The Curious Incident of the Dog in the Night-Time by Mark Haddon
Maturity Level: 5
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Christopher John Francis Boone knows all the countries of the world and their capitals and every prime number up to 7,057. He relates well to animals but has no understanding of human emotions. He cannot stand to be touched. And he detests the color yellow.
Although gifted with a superbly logical brain, for fifteen-year-old Christopher everyday interactions and admonishments have little meaning. He lives on patterns, rules, and a diagram kept in his pocket. Then one day, a neighbor’s dog, Wellington, is killed and his carefully constructive universe is threatened. Christopher sets out to solve the murder in the style of his favourite (logical) detective, Sherlock Holmes. What follows makes for a novel that is funny, poignant and fascinating in its portrayal of a person whose curse and blessing are a mind that perceives the world entirely literally.
What an outstanding book! Truly this is an exercise in seeing the world from the eyes of someone so different from yourself. It’s hard to believe with today’s push for neurodiversity in literature that this book was written over fifteen years ago. It is so ahead of its time, and just absolutely brilliant.
Not being autistic myself, it is impossible for me to say whether Haddon’s portrayal of Christopher was authentic. However, knowing what I know about autism, and in light of the relationship I’ve had with autistic students, Haddon seems to have hit the nail on the head. This novel was eye-opening in the way it shows how an autistic person’s brain may work differently than mine, and why that might make it more difficult for them to interact with the world.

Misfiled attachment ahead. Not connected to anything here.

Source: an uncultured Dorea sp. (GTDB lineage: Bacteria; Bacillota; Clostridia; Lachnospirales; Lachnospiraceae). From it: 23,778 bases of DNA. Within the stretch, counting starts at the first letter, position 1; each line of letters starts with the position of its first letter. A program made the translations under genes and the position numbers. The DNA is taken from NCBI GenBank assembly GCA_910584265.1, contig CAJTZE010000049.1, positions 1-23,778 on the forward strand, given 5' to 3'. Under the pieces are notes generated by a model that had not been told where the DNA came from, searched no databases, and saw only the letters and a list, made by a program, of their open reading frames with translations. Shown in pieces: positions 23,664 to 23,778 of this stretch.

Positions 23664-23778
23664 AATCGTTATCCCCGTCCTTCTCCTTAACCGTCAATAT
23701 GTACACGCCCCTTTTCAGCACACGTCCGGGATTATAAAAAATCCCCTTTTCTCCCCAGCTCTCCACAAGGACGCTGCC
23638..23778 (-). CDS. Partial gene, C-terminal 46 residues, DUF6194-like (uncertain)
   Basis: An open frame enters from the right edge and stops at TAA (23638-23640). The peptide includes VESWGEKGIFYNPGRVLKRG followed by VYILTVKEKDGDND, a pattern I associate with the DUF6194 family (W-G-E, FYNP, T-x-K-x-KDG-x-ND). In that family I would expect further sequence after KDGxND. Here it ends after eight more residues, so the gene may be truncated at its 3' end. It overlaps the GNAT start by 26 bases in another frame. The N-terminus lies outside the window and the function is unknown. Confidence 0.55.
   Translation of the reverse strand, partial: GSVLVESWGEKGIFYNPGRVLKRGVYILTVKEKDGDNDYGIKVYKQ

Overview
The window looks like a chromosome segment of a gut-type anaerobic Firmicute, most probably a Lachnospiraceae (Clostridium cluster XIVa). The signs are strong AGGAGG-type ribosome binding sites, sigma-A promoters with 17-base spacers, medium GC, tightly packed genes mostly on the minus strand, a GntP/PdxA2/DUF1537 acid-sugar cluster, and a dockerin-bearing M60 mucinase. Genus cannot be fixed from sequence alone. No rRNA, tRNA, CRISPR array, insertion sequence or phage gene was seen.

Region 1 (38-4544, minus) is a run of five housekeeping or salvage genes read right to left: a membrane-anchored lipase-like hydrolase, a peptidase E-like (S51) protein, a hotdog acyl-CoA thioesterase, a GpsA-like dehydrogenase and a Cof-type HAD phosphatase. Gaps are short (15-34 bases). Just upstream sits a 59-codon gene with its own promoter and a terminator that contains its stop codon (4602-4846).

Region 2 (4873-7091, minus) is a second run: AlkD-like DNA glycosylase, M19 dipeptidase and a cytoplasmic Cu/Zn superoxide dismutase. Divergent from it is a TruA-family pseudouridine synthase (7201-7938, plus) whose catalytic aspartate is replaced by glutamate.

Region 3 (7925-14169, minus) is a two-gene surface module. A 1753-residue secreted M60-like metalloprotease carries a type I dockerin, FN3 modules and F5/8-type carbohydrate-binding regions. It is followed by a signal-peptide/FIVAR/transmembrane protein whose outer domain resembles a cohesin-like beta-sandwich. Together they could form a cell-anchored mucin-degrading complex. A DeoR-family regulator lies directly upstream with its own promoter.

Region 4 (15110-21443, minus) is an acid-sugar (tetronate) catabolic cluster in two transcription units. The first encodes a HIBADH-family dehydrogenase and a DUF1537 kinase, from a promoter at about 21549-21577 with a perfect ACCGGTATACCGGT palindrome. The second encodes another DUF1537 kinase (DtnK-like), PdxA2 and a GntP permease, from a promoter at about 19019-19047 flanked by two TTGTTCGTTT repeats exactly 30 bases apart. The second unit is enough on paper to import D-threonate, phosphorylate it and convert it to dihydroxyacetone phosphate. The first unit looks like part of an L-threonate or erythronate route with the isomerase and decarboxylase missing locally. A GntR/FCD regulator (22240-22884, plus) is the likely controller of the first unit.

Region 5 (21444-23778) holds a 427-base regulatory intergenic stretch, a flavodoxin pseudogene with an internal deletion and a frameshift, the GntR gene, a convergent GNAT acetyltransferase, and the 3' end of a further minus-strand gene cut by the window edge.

Like many outstanding pieces of contemporary literature, this book was at times very difficult to read. Christopher struggles with some very frightening situations. And while they are written in his trademark factual style (he touched me and I screamed until he stopped), the reader nonetheless feels Christopher’s fear and discomfort. His parents and some of the adults in his life are … not awesome, but Christopher doesn’t necessarily understand that. Except when he does, but then that is equally difficult for the reader, but in different ways. I can’t explain it. Just, know that if you read this book it’s not going to be a happy, empowering book like Wonder. It’s difficult, but it’s important, and it’s worth battling through those difficult pieces.
Despite the outstanding character development that is really the purpose of this book, the narrative was interesting in itself. Christopher describes the book as a mystery, which isn’t completely inaccurate. But I found Christopher’s journey with his family more interesting than the mystery, as I think Haddon intended me to. Difficult as his family is, they are compelling and real. And you can’t help but root for Christopher.
This is a short, quick read. It’s important and heavy in its themes without the writing getting bogged down. Perfect for anyone who loved Flowers for Algernon or Eleanor Oliphant is Completely Fine.